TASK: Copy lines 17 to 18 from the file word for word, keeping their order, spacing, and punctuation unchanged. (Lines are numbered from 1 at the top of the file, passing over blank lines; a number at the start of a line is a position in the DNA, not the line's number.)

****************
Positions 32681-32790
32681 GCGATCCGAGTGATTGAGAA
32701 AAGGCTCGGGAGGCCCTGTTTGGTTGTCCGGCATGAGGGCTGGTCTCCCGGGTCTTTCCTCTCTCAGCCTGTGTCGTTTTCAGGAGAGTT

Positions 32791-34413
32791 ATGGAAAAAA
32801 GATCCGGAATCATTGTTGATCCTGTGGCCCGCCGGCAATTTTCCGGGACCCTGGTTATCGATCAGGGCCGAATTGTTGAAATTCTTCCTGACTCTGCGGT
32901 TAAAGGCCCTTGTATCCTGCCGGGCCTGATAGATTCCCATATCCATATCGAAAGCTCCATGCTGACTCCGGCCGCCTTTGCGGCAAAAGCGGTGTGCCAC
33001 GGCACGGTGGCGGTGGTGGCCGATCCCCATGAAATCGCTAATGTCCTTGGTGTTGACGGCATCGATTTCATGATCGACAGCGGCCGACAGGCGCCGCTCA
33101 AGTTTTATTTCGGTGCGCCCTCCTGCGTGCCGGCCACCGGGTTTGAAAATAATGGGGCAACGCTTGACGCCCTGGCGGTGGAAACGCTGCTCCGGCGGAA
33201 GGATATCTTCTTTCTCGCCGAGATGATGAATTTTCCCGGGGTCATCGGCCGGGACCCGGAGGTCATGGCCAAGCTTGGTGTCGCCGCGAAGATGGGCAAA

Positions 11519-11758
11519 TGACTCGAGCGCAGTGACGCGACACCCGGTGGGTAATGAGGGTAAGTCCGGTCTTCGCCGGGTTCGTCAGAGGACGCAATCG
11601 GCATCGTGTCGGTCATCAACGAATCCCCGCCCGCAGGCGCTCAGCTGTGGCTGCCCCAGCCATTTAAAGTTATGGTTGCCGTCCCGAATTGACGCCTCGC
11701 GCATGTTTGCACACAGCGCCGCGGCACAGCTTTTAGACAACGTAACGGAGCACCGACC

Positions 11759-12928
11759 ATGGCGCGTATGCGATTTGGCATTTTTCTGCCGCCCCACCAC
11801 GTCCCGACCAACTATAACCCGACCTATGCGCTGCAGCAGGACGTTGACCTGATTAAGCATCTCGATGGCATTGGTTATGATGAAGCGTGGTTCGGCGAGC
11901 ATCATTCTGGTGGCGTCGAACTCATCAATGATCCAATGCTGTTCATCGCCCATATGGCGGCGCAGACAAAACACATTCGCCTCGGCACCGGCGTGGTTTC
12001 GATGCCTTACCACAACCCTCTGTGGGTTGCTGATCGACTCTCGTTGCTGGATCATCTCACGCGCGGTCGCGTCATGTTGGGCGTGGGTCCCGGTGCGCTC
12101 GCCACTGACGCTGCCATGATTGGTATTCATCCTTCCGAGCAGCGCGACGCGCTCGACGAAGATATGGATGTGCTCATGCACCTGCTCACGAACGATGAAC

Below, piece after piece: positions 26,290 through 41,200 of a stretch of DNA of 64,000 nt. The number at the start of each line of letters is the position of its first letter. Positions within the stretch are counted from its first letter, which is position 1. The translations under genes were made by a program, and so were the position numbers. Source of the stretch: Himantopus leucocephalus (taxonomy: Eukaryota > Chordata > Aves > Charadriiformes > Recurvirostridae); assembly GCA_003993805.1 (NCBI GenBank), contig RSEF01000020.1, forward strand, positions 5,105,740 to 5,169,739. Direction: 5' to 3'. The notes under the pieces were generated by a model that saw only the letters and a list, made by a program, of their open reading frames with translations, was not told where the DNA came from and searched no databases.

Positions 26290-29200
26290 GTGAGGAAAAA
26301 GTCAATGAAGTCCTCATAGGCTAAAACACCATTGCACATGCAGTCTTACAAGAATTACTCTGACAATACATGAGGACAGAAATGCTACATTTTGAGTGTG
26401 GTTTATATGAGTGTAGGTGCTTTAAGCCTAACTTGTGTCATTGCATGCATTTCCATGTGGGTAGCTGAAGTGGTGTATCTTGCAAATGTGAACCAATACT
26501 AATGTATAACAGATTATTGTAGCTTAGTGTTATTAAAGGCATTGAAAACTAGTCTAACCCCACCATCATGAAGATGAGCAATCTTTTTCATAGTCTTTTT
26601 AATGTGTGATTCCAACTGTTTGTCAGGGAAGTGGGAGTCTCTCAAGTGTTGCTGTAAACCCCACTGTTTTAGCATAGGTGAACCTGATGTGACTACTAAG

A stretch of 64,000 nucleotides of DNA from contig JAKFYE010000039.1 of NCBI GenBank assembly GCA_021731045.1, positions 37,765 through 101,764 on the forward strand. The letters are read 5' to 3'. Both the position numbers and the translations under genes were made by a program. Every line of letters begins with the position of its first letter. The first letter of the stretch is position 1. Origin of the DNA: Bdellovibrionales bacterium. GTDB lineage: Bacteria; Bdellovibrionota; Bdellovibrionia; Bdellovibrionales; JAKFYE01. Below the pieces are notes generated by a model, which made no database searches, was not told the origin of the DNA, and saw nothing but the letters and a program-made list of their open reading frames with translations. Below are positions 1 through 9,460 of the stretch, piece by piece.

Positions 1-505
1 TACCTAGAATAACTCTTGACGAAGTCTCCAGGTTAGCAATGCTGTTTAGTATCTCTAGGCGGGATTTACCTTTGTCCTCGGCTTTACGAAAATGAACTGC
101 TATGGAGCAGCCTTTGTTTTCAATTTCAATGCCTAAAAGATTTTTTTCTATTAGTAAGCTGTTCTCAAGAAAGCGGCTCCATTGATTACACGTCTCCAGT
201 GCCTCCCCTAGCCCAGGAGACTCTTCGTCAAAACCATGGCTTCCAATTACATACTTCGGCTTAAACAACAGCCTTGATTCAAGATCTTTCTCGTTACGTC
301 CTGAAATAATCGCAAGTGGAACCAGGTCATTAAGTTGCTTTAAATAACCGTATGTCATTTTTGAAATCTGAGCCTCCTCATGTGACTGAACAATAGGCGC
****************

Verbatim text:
11801 GTCCCGACCAACTATAACCCGACCTATGCGCTGCAGCAGGACGTTGACCTGATTAAGCATCTCGATGGCATTGGTTATGATGAAGCGTGGTTCGGCGAGC
11901 ATCATTCTGGTGGCGTCGAACTCATCAATGATCCAATGCTGTTCATCGCCCATATGGCGGCGCAGACAAAACACATTCGCCTCGGCACCGGCGTGGTTTC